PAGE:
Final Walk-Through When Sellers Haven’t Moved Out

Final Walk-Through When Sellers Haven’t Moved Out

This article will explain how a final walk-through when the sellers haven’t moved out is very important, along with what options you may have as a buyer to remedy the situation.

Should I Perform a Final Walk-Through When the Sellers Haven’t Moved Out Yet?

Final walk-throughs are a must, regardless of whether the seller has moved out yet or not. You need to confirm that the home is in the same condition as it was when you made your offer. And, you need to confirm that the seller followed through with any agreed-upon repairs. It’s harder to do this when the house is still full of someone else’s stuff, but it’s not something you should skip out on.

How Do I Perform a Final Walk-Through When Sellers Haven’t Moved Out?

Most sales contracts permit a final walk-through, so you will still get to do one, even if the sellers haven’t moved out yet. Your real estate agent needs to schedule the final walk-through with the seller or the seller’s agent since the seller is still living in the home. Your realtor should accompany you on the walk-through. And ideally, the sellers won’t be present during the walk-through.

The final walk-through is your chance to confirm that the property is in the same—or better—condition than it was when you last visited. If the seller didn’t move out yet, the walk-through is a little harder to pull off. After all, the seller’s stuff is still in the home, and new damage could occur once they finally move out.

Things to Look for in the Final Walk-Through

Remember, this final walk-through is your last shot to ensure the home is in the expected and agreed-upon condition. Don’t be shy when it comes to inspecting the home during this final walk-through. It’s important to confirm that the seller completed any requested repairs and that the items left in the home after purchase—light fixtures, sinks, select appliances—work properly.

  • Confirm that agreed-upon repairs have been made
  • Check for any exterior damage caused by recent storms
  • Confirm that all fixtures (such as a porch light or chandelier) that the seller agreed to leave in the home are still in the home
  • Confirm that all appliances the seller agreed to leave in the home are in the home; check that they work
  • Flush the toilets and check for leaks or other issues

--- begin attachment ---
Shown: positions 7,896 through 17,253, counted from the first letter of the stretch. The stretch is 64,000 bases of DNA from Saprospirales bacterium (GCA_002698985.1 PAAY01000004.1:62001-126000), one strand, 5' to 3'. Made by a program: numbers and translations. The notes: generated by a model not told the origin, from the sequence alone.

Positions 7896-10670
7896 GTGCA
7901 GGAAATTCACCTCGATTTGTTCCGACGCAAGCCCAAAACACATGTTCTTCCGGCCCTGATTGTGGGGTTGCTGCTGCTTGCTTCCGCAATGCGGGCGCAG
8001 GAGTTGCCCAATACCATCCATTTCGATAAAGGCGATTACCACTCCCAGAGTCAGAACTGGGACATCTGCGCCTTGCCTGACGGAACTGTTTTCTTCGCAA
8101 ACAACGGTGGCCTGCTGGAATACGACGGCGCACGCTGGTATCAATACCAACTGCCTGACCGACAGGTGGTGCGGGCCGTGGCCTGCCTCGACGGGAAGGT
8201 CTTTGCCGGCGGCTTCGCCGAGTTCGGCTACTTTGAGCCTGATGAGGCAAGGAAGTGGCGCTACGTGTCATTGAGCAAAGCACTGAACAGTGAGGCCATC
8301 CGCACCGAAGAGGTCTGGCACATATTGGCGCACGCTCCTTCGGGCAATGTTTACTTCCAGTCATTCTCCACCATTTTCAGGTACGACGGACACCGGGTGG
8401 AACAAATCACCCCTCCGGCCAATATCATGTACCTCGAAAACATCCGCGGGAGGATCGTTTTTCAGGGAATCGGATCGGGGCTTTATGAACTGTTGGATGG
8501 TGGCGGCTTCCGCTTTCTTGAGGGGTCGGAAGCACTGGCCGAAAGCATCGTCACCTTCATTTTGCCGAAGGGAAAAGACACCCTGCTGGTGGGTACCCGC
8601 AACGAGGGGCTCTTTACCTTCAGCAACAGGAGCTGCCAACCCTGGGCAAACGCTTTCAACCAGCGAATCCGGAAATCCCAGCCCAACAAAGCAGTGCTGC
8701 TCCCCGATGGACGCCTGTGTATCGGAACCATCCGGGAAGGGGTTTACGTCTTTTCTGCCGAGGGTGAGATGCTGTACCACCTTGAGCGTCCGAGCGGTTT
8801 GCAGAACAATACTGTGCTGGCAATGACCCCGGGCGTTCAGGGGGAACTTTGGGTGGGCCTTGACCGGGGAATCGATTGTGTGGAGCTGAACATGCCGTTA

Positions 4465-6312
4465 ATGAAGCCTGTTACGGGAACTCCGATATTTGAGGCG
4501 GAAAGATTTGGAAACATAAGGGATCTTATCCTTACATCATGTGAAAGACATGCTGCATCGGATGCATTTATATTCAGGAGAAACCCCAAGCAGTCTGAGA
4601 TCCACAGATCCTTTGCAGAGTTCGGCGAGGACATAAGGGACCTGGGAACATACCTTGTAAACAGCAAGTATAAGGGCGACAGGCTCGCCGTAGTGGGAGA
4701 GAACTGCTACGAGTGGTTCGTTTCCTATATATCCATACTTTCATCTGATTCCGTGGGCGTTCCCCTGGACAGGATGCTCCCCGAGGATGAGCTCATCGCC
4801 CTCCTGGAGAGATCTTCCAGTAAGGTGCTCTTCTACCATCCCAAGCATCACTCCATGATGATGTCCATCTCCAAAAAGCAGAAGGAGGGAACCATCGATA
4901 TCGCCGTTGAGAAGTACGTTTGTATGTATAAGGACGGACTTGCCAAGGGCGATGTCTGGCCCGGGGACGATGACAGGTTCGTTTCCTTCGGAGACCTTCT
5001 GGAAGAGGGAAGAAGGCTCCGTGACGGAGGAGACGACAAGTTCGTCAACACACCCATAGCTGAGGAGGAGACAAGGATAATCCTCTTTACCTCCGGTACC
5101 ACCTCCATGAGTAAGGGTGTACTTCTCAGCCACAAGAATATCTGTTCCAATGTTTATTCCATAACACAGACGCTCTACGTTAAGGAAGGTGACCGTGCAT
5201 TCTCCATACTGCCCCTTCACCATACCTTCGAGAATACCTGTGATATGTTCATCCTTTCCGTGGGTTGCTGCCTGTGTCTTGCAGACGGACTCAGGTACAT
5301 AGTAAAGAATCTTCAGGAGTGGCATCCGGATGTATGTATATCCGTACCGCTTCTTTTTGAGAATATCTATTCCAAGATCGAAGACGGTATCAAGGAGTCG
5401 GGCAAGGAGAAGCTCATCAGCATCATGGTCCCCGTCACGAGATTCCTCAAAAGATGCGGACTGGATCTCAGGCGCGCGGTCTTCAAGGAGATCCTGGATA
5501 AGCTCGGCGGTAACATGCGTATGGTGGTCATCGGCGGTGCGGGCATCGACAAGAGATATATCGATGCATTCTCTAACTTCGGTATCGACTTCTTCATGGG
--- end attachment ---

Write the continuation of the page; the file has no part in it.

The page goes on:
• Turn on the faucets and check for leaks
  • Test the garage door openers
  • Confirm that the heat and air conditioning work by turning them on and off
  • Check the condition of any screens, hurricane shutters, or storm windows
  • Look for unwanted items the seller left behind, such as trash, hazardous materials, or paint cans
  • Open and close the doors and windows
  • Check any outbuildings or other property features, such as a pool, playground equipment included in the purchase, a shed, etc.


What Options Do I Have If the Sellers Won’t Move Out?

Purchasing a home that the sellers currently live in can get complicated. In some cases, the sellers won’t move out before closing. Or in cases of foreclosure, maybe they aren’t planning to move out at all. If you’re dealing with one of these scenarios, there are a few different actions that you can take. As always, speak to your realtor for their perspective on the situation. You may also need to speak with a lawyer.

Reschedule the Closing for a Later Date

If you notice during the final walk-through that the sellers haven’t moved and your closing is within 24-48 hours, have your realtor reach out to their agent. Rescheduling the closing to a later date—after the seller vacates the property—might be in your best interest. Similarly, you could sign the closing papers but have them held in escrow until the seller completely moves out of the home.

Terminate the Contract & Get your Escrow Deposit Back

Part of your purchase and sales agreement for the home would have a provision that the seller should have moved out of the home prior to the final closing. If the seller refuses to vacate the property, your contract should allow you to walk away from the deal and get your escrow deposit back.  You could walk away from the house without losing money, but you’d also need to start the home searching and buying process over.  Review your contract to understand your rights in this scenario.

Follow Through with the Home Purchase & Evict the Sellers

You’ve invested a lot of time in your home search. You might decide that moving forward with the purchase is right for you and your family even if the sellers refuse to vacate the property. If that’s the case, you can purchase the home and then formally evict the sellers.

Evictions can be time-consuming and a bit of a headache. In Florida, an eviction takes three to four weeks. During that time, the seller is living in the home rent-free. And, you’re unable to move into the property. The eviction process, including alternate lodging while you await the delivery of possession of the home, can be costly. Fortunately, you might be able to sue the seller for attorney fees.

Agree to a Post-Occupancy Period & Charge Rent

Some sellers need more time to get packed up and moved out. If you’re willing to give them the time, you can agree to a post-occupancy period and charge rent. You would follow through with the home purchase and then collect an agreed-upon rent payment from the seller for an agreed-upon amount of time.

Bottom Line on Final Walk-Through When Sellers Haven’t Moved Out

Every home sale is unique. If you find yourself in a situation where the sellers haven’t moved out before the final walk-through, talk to your real estate agent. A good realtor will share advice specific to your home-buying situation. The team at SquareFootHomes can help you navigate the entire home buying process from start to finish, including the undesirable occasion where the sellers haven’t moved out yet.

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